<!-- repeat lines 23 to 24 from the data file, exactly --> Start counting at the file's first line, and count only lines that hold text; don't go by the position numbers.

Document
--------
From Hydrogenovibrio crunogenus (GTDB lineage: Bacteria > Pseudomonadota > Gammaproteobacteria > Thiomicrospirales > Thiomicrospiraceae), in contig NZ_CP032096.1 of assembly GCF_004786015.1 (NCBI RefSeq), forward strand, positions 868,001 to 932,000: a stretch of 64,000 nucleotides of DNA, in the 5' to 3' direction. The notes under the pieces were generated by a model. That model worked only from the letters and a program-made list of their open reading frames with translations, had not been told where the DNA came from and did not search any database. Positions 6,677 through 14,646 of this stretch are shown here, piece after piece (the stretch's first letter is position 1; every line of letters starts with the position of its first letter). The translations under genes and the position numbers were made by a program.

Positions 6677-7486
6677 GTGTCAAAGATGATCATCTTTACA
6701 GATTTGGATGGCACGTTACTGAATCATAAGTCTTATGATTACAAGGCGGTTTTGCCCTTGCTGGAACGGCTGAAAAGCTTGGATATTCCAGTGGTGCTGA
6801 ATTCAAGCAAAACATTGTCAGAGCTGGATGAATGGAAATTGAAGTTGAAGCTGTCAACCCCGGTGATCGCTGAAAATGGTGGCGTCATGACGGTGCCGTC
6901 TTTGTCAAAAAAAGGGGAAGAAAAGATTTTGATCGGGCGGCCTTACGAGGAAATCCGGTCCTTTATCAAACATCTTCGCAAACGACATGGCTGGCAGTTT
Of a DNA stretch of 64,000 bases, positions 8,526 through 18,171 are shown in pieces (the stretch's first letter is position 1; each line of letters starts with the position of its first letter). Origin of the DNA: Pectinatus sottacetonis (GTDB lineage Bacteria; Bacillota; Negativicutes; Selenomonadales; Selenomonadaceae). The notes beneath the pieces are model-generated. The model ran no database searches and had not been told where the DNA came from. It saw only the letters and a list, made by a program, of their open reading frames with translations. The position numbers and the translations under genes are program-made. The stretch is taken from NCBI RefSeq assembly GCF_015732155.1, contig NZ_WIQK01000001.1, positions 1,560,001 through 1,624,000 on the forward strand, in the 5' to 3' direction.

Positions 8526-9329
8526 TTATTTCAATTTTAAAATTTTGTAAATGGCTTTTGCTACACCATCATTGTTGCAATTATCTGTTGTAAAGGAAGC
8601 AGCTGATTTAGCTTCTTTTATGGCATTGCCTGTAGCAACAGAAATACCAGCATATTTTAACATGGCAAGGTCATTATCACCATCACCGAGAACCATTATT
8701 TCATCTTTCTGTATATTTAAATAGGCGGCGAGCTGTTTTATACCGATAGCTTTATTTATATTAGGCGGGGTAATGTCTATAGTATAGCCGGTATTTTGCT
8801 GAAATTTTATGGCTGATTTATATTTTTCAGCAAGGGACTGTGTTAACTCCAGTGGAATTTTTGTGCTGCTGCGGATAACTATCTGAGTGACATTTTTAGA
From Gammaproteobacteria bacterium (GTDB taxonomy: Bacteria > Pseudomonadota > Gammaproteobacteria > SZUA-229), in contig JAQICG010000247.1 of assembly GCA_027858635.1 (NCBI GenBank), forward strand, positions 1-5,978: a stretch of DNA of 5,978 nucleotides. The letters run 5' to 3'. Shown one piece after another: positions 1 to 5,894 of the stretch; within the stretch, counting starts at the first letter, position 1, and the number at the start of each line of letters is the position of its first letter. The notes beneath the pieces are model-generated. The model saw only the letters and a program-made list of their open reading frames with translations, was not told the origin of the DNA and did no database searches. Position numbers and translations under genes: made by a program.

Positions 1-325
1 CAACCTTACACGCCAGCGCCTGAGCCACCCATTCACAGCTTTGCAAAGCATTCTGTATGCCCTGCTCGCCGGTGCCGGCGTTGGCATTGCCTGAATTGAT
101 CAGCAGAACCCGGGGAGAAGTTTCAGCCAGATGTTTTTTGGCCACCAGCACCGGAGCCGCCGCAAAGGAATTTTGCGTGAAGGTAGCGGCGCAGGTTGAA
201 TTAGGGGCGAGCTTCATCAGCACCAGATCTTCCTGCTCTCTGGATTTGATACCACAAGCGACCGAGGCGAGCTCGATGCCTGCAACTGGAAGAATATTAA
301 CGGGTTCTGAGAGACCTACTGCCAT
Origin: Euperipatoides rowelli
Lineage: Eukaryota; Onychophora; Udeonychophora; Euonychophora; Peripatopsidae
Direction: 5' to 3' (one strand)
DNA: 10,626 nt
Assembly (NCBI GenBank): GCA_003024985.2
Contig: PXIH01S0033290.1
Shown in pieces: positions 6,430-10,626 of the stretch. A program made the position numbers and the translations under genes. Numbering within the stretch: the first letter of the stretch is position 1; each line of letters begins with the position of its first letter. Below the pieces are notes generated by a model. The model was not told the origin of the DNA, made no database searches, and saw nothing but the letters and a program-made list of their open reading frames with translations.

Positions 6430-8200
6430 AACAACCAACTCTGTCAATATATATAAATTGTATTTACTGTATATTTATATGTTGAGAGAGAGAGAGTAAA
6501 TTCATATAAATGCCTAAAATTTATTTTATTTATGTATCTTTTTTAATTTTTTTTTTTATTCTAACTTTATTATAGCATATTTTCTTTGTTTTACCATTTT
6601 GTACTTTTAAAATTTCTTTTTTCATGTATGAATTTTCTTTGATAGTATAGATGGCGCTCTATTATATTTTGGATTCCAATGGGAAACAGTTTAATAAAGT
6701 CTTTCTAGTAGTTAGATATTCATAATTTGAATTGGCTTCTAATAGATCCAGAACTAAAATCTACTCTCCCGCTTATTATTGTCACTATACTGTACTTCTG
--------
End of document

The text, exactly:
Assembly (NCBI GenBank): GCA_003024985.2
Contig: PXIH01S0033290.1